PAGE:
The God of Cookery
Cantonese Chinese | Subtitle:Chinese | 1h:00 | XVid 576x320 | 128 kbps mp3 | 23 fps | 780 MB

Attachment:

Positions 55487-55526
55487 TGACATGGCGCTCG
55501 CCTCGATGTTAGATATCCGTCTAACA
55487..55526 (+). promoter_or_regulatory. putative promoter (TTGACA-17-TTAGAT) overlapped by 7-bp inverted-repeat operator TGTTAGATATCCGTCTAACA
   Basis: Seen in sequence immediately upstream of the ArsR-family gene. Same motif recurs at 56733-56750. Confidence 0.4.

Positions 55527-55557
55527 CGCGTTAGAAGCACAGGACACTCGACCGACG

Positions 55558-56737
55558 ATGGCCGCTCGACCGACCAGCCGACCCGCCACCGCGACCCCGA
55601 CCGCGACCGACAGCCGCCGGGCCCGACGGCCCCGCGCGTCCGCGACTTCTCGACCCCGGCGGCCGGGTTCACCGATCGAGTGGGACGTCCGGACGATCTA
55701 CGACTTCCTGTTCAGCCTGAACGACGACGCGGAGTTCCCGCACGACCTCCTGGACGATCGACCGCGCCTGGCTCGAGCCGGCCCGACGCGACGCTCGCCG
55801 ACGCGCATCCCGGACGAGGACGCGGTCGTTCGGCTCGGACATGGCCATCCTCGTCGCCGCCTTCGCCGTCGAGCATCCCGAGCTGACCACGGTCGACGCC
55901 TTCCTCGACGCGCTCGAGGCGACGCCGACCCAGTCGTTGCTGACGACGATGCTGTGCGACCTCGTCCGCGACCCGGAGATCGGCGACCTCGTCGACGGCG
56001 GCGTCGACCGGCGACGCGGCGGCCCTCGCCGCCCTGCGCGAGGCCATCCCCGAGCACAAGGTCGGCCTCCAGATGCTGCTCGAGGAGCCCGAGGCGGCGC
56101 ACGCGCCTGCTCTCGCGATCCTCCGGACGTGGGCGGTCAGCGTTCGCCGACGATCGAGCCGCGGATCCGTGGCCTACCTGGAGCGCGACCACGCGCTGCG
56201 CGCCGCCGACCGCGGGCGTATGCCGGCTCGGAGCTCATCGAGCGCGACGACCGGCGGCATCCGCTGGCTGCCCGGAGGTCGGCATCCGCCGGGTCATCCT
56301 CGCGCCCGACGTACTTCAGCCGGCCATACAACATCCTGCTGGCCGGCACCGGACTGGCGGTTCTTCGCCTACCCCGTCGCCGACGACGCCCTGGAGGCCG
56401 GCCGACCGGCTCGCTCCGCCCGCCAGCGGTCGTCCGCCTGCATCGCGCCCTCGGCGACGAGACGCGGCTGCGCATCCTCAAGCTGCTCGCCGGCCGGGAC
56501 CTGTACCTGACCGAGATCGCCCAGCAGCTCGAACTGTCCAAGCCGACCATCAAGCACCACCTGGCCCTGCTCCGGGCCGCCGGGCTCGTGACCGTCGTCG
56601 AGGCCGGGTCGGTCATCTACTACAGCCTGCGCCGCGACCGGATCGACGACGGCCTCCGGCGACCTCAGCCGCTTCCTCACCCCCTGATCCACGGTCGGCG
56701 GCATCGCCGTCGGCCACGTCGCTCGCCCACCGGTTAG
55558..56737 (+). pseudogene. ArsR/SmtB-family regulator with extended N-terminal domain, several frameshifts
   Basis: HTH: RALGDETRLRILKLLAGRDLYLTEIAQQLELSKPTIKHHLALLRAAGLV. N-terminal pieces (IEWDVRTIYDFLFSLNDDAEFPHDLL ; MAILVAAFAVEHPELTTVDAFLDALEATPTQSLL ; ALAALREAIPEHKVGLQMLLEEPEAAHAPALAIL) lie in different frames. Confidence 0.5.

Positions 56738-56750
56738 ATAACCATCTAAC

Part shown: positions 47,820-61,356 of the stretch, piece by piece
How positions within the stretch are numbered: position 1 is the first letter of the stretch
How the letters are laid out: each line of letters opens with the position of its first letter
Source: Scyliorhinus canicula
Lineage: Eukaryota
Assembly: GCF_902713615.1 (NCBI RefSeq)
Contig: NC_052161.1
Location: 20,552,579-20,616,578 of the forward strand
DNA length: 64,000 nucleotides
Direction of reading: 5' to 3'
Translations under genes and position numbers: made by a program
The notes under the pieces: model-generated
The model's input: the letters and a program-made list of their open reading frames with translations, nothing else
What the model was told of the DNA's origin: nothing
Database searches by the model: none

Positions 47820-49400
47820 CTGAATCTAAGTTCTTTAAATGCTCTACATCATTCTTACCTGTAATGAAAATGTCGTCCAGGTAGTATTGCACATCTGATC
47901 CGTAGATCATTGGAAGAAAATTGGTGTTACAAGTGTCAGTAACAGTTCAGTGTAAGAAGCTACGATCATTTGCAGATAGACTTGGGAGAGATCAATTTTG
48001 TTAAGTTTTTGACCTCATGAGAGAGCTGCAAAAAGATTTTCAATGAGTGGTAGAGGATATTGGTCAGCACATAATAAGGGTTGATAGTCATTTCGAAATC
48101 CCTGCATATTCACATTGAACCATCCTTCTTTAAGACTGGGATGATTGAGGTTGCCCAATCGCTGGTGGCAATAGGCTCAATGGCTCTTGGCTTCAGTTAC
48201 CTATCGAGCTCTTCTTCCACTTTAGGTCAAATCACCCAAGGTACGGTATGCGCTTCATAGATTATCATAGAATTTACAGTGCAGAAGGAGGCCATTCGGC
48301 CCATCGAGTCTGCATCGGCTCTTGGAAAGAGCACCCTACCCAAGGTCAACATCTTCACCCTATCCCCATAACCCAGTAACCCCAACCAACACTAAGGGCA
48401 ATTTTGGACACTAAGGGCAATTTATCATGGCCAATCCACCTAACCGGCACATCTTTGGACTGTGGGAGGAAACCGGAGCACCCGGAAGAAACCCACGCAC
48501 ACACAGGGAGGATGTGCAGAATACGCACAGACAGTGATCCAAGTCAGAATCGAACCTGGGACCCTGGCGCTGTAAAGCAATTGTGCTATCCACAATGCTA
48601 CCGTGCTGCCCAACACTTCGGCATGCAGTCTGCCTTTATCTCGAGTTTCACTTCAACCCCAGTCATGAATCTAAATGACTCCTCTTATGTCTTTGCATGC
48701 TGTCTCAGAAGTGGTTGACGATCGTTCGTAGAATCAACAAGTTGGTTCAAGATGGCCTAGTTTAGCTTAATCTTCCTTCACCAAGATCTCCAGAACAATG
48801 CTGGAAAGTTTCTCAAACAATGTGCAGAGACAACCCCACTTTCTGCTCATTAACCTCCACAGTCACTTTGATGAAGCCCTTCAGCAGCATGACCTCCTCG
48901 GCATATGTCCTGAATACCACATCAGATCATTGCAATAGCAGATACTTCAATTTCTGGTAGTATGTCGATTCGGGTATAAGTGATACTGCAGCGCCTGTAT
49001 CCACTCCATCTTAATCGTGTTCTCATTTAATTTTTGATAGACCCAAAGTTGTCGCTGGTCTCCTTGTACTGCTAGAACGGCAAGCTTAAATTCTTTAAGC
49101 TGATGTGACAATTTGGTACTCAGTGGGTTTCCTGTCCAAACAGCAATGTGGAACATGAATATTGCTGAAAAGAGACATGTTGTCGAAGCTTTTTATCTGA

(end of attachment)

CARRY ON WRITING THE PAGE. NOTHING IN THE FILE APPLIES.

Stephen Chow is “Sik San,” the self-styled God of Cookery, an arrogant restaurateur who uses his image to launch substandard restaurants and poor quality instant food. He loses it all when he’s betrayed by his employees Ng Man-Tat (unrecognizable with white hair and sans moustache) and Vincent Kok, who becomes the new God of Cookery. At his wits end, Chow lands on Temple Street where he’s saved by the ugly Sister Turkey (Karen Mok), who uses her triad to help him regain his self-respect. They launch a small business marketing Chow’s new “Explosive Pissing Beef Balls.” Eventually, Chow must challenge Kok to regain his title, but not before he heads to Mainland China to learn the cooking fundamentals that he’s sorely lacking. God of Cookery parodies other cooking comedies like The Chinese Feast, as well as giving us the usual Chow themes, i.e. arrogant big shot falls from grace and achieves redemption. As Sik San, Chow doesn’t even have to sweat. He’s played this character time and time again. That said, he does it extremely well and Karen Mok is very good as the ugly Sister Turkey. The ending goes a bit astray, but that’s the only real complaint. A bit more stylishly told than Chow and Lee Lik-Chi’s earlier efforts (a lot of temporal shifting and narrative hijinks go on), this film doesn’t disappoint. It’s a mishmash of all the familiar Chow elements, and darn near perfect as Chow films go.